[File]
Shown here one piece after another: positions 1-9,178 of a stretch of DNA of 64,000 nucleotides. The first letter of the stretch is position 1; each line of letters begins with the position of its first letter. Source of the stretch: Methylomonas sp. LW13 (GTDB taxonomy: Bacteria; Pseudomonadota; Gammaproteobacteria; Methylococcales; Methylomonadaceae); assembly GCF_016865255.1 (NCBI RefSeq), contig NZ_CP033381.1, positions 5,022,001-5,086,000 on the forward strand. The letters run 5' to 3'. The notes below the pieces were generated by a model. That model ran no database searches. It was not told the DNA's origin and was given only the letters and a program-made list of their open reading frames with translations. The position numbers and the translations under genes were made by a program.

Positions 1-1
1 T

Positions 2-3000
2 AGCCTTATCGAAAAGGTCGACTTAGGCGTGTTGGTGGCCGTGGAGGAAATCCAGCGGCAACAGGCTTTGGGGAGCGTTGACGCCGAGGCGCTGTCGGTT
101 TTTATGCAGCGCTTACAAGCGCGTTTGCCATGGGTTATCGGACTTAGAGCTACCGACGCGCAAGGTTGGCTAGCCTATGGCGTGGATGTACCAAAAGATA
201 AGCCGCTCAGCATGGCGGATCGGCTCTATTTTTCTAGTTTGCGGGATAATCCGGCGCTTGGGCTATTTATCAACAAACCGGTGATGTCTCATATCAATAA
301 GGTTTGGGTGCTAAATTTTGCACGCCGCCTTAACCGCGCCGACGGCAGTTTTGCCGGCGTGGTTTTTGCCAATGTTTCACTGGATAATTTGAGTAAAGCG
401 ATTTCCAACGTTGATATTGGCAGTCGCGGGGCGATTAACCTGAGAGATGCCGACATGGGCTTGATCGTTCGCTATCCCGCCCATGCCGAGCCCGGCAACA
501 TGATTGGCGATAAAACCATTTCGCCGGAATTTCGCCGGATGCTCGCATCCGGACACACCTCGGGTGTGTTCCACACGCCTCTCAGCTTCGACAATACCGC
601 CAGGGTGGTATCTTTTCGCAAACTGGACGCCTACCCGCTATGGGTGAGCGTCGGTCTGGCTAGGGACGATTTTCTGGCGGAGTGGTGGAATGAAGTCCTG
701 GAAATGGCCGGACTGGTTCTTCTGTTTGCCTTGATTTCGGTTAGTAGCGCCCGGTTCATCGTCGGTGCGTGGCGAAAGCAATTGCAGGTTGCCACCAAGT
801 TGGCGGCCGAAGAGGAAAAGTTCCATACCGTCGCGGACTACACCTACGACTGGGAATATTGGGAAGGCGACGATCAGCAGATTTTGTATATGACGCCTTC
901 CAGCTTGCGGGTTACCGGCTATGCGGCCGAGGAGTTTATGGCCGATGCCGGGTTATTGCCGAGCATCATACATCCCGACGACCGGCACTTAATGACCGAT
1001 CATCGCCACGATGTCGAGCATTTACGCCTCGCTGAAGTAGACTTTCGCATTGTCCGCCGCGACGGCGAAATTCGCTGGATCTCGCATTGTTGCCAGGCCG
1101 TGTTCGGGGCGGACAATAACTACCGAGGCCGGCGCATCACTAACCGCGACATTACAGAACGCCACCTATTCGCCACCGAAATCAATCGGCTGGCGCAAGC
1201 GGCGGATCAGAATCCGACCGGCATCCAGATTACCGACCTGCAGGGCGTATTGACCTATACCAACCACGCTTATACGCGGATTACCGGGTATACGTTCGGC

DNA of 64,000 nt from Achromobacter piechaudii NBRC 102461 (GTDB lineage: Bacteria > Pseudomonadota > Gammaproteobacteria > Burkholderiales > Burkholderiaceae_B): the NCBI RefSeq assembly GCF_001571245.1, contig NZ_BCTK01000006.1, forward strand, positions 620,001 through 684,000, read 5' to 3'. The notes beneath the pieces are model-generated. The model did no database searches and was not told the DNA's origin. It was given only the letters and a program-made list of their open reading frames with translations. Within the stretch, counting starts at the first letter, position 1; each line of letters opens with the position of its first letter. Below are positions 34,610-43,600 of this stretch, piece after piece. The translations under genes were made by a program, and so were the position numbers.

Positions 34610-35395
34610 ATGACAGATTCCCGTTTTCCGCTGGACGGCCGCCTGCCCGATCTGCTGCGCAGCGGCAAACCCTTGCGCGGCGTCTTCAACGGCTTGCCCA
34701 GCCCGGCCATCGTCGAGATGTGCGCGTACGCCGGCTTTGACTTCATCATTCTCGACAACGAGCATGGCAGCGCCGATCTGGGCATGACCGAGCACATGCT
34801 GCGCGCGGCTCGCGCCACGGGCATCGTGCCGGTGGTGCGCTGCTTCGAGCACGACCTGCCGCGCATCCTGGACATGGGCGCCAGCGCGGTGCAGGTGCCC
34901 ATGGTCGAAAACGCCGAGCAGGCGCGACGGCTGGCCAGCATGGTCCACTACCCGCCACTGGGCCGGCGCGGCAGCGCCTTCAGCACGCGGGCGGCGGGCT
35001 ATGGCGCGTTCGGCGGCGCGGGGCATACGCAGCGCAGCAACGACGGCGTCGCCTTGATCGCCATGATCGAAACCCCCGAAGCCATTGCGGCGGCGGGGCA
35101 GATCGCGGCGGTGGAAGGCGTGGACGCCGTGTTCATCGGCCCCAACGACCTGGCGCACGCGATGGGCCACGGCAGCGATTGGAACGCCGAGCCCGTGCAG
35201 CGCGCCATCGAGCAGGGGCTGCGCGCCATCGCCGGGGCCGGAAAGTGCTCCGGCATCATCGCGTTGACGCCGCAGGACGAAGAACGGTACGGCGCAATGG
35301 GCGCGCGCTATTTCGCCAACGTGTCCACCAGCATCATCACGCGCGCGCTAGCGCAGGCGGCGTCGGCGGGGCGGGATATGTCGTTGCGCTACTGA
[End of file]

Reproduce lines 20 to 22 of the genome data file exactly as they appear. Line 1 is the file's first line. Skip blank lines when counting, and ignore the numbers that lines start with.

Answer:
34610 ATGACAGATTCCCGTTTTCCGCTGGACGGCCGCCTGCCCGATCTGCTGCGCAGCGGCAAACCCTTGCGCGGCGTCTTCAACGGCTTGCCCA
34701 GCCCGGCCATCGTCGAGATGTGCGCGTACGCCGGCTTTGACTTCATCATTCTCGACAACGAGCATGGCAGCGCCGATCTGGGCATGACCGAGCACATGCT
34801 GCGCGCGGCTCGCGCCACGGGCATCGTGCCGGTGGTGCGCTGCTTCGAGCACGACCTGCCGCGCATCCTGGACATGGGCGCCAGCGCGGTGCAGGTGCCC